A Tale of Two Cities


On June 18, 1989, my family drove our moving van across the Tennessee state line. I was nine years old and had lived in Miami all my life, the oldest child of two other Florida natives. Previously, they had only left the Sunshine State for a two-year Coast Guard stint, during which I was born. We had always lived the Salt Life: beach every weekend, boating, snorkeling, fishing. Mangoes and avocados from trees in our front yard. Brief thunderstorms every afternoon. School trips to the Everglades and the Seaquarium. But Miami wasn’t the best place to raise a family anymore, and my dad got a job offer in Memphis that would provide a much better work/life balance. So we left it all behind to experience brand-new things like BBQ Fest, and Southern accents so thick you could barely understand them, and winter.

When people ask me if I grew up in Memphis, I say, “Pretty much.” During my youth, though, I wouldn’t even claim it. Years passed, and I still identified as a child of the tropics. My family continued to disparage a lot of things about Memphis. But Memphis sank into my bones. College rolled around, and I stayed. I graduated, and stayed. (My siblings didn’t.) One summer night in my mid-20s, landing on a return flight from Miami, it hit me that I was so glad to be home. It was the equivalent of suddenly realizing you’re in love with someone you’ve been friends with for years, and wondering how you missed it. I understood then that even though Florida is in my blood and will be till the day I die, Memphis is too. I choose Memphis every day. Shinier, prettier, sexier cities don’t tempt me like they used to, because I don’t belong somewhere like that. I want to be a part of the mess and the grit and the grind.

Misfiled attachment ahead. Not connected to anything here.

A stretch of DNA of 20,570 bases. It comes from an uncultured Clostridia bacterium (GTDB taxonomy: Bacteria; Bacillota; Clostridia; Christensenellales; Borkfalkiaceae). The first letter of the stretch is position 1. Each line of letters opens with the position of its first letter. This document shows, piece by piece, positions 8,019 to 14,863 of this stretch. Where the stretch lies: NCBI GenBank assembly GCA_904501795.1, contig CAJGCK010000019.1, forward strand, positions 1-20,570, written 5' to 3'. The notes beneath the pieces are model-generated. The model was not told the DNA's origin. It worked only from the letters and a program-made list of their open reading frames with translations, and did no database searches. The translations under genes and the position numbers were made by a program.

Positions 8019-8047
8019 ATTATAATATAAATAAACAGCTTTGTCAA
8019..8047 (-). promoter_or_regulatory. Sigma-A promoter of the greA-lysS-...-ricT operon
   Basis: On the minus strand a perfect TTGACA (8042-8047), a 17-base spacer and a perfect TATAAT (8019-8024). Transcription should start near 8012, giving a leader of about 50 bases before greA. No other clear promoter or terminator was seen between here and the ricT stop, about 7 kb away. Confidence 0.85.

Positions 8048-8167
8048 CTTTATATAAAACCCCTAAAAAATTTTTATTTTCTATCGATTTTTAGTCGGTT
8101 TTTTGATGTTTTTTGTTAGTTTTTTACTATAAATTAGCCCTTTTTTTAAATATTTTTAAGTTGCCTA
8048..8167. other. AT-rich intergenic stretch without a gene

Sometimes I wonder if I’m crazy not to move back to Florida now, find a sunkissed man with a boat, and raise a family of my own in the Salt Life. I’m not saying I’ll never go. But I don’t need a person to keep me here. Memphis itself is keeping me here. It’s not through with me yet, and I’m not sorry.

Happy 25th anniversary, Memphis. Here’s to many more. xoxo

About Brenda W.

Christian. Memphian. Reader. Writer. True blue Tiger fan. Lover of shoes, the ocean, adventure, and McAlister's iced tea. View all posts by Brenda W. →
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6 Responses to A Tale of Two Cities

  1. Laura says:

    This was lovely to read! :) I can count on one hand the times that I’ve been to an ocean, so the Salt Life is completely foreign to me. I like reading about it. I would love to visit both cities someday!

    I moved when I was 10 years old (not to a different state, but at least to a different county), so I have a similar problem answering questions like, “Where are you from?” or “Where did you grow up?” Childhood was in a small town out in the country. Adolescence was in a suburb with overcrowded schools. I grew up in both places. It depends on the situation and my mood as to which one I claim.

  2. Tomboy B. says:

    You know I fully support any future move to Florida, especially to Jacksonville (which I think, from your many descriptions, is actually quite a lot like Memphis), but I completely understand your feelings toward Memphis. I think it’s awesome. It’s how I feel about Jacksonville, even though I didn’t get here till I was 19. This *is* my home, and people better watch how they talk about it around me. :)

  3. Tessa says:

    This was really fun to read. I’m glad you like Memphis so much, and feel so at home here! That is a special gift to find a place in your heart like that for a city :-)

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